• Testing. Although heartworms are more prevalent in warmer climates where mosquitoes thrive, infected dogs live in every state and in some parts of Canada. While the incidence of feline heartworms is less than canine infection, cats suffer serious effects from heartworms and should be tested, especially in warmer climates. Intestinal parasites can affect both pets and humans, so a stool sample should be analyzed at least once (preferably twice) a year. To diagnose organ malfunctions in the early stages, blood tests (complete blood count, chemistry panel, and thyroid screen) and urinalysis should be performed annually. If problems are diagnosed, more frequent testing may be necessary. For dogs in areas where ticks are prevalent, screening for vector borne diseases like Lyme disease or ehrlichiosis may be advised. Cats should also be screened for FIV (feline immunodeficiency virus) and feline leukemia virus at least once in their life (or more if they have high exposure risk).
  • Dental Care. It is a well-known fact that oral health impacts a dog and cat’s general health. Simply put, pets with clean mouths live longer. The bacteria involved in periodontal disease do not just stay in the mouth. These organisms invade the bloodstream and travel to major organs like the kidneys, liver, and heart where they cause significant health issues. Dogs and cats may need their teeth cleaned every 1-2 years, but this frequency can vary more or less depending on a number of factors including preventive care. Dental radiographs (X-rays) will help determine the status of oral disease. Regular dental cleanings will also allow your pet to keep his pearly whites in good condition.
  • Parasite Prevention. Dogs and cats should be given medication to prevent heartworms all year long in endemic areas. Many heartworm medications also prevent or treat intestinal parasites, and some may also treat fleas and ticks. A parasite prevention protocol can be tailored to a pet’s specific needs within his personal environment.
  • Immunizations. Vaccinations are divided into two groups: core vaccines and non-core or optional vaccines. All dogs (without medical problems that prevent immunization) should receive vaccinations for rabies, distemper, canine parvovirus, and canine adenovirus-2 (hepatitis) (usually offered as a combined DAP vaccination). Vaccination for kennel cough, Lyme disease, leptospirosis, and canine influenza may be recommended for dogs with potential exposure to these diseases. All cats (without medical problems that prevent vaccination) should be immunized against rabies, feline panleukopenia virus, feline herpesvirus 1, and calicivirus (usually in a combined FVRCP vaccination). Cats at risk of exposure should also be vaccinated for feline leukemia virus.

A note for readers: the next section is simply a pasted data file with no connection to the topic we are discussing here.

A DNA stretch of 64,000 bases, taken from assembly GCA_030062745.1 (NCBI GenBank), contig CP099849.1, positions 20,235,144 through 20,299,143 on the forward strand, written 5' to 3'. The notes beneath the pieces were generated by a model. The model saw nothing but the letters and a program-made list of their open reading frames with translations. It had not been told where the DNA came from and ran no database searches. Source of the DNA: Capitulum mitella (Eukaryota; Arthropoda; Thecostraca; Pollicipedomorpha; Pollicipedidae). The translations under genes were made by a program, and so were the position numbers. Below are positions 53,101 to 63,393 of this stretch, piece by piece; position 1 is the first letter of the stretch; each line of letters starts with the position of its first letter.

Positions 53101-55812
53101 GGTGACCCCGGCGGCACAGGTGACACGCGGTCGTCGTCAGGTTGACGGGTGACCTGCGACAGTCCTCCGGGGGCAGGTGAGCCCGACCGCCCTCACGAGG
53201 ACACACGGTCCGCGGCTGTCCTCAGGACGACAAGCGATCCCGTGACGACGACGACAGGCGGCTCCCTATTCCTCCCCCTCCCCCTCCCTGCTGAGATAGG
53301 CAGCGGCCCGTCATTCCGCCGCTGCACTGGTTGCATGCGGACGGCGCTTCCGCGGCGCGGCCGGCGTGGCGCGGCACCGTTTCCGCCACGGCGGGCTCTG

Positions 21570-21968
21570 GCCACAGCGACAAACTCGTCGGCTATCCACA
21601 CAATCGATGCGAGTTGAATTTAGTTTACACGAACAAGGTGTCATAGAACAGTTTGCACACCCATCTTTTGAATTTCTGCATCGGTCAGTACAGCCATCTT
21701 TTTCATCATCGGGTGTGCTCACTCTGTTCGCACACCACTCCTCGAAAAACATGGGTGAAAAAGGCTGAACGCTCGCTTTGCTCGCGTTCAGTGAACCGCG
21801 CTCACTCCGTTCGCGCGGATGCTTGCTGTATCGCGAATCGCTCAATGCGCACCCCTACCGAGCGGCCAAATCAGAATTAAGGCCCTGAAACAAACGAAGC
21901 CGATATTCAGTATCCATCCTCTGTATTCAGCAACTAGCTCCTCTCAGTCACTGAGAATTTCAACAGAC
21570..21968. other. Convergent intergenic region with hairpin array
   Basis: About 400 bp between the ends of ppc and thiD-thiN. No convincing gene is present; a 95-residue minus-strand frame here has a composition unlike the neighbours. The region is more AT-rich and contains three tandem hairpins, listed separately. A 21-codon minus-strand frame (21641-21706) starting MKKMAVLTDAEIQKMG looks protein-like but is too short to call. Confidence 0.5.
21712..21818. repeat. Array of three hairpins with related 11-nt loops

• Weight Maintenance. Research has shown that leaner cats and dogs live longer and have fewer health problems. Your veterinarian will assign a body condition score to your dog and give you dietary and exercise recommendations to help your pet maintain a healthy body mass index.
  • Spaying or Neutering. Spaying or neutering can have numerous health or behavior benefits. Having this surgery done can prevent infections and some types of cancer. Your veterinarian will discuss these benefits and the timing of the surgery for your pet.

Diagnosing Disease & Illness

Since pets cannot talk, veterinarians cannot ask them how they are feeling or what is bothering them. Plus, innate survival instincts make all pets hide illnesses so they do not appear weak or vulnerable to predators. That means thorough physical exams are crucial to keep pets healthy. And since your veterinarian cannot see what is going on inside a pet’s body, blood and urine tests are needed to complete the health picture. These preventive medicine steps will diagnose problems earlier making treatment more successful and less costly and, more importantly, will help your pet live a longer, healthier life in both the new year and beyond.